handleClick method inside our
MapZone class so that all instances of the class (i.e., each map zone) will have access to it.
Setting up our handleClick method:
Let’s walk through this
handleClick method, which gets triggered each time a map zone in the SVG is clicked.
First we toggle whether a map zone has an
inactive class based on which map zone has been clicked. These classes will apply our chosen styling effects that change the color and hover styles of the map zones.
Next we find the zone object from our
Zone class that contains the information about the selected zone we want to display beside the map. We’ll call a method,
attachToDom(), on this zone object. This method will build out the zone element we want to add to the DOM and display it beside the map.
Our exhibits container and exhibits card container are present on the DOM from the start of the app, but they aren’t yet visible on the page. Their display style is initially set to
‘none’, so to make them visible we need to change that to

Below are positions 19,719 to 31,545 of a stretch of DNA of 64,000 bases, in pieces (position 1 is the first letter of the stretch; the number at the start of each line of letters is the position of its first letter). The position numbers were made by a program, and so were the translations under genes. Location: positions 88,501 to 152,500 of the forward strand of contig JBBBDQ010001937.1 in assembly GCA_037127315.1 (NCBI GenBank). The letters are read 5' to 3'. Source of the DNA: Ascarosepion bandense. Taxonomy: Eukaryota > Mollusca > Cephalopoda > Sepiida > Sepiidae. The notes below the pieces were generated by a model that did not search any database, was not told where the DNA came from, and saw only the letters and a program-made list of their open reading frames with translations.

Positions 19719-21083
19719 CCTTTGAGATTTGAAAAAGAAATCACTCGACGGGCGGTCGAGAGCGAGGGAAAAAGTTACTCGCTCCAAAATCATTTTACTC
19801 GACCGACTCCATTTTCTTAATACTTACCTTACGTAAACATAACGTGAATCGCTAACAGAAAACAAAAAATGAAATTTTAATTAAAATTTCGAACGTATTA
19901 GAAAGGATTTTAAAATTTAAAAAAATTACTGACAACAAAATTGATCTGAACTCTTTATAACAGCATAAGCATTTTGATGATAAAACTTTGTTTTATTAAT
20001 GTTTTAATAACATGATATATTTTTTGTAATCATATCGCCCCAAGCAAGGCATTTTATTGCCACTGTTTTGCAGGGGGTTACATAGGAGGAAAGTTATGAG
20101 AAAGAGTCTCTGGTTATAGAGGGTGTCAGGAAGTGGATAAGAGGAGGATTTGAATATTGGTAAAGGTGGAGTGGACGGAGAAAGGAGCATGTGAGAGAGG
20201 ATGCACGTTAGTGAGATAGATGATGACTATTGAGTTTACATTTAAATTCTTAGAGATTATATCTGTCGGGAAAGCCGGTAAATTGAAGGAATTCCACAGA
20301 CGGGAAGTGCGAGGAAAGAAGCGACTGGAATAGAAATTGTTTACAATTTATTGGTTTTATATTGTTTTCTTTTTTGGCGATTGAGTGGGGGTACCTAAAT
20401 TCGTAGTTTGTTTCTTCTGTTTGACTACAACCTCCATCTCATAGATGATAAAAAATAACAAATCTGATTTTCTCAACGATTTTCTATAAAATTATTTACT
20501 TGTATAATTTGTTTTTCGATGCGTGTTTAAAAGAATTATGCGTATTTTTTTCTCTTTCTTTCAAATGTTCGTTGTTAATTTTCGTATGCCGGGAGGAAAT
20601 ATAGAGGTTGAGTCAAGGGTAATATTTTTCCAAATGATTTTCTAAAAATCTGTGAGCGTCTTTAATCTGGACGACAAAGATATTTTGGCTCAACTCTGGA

‘block’. We also need to make sure we have a fresh slate inside our exhibit card container with each new click so we don’t display any exhibits that might have been added to the DOM with a previous click.
Now we’re ready to filter our
Exhibit.all array that holds all of our zoo exhibits and find the exhibits that match the selected zone and attach each one to the DOM.
Since we’re adding to the length of our page when we add the exhibit cards, we’ll also make a button visible that allows users to scroll back up to the top with one click.
Targeting SVG elements with JS can be a fun way to add interaction to web applications. We’ve seen how layers can help keep custom SVGs organized and we can add JS event listeners to different paths within an SVG. JS opens up endless options for adding engaging elements to your apps, so let the inspiration run wild. 🦛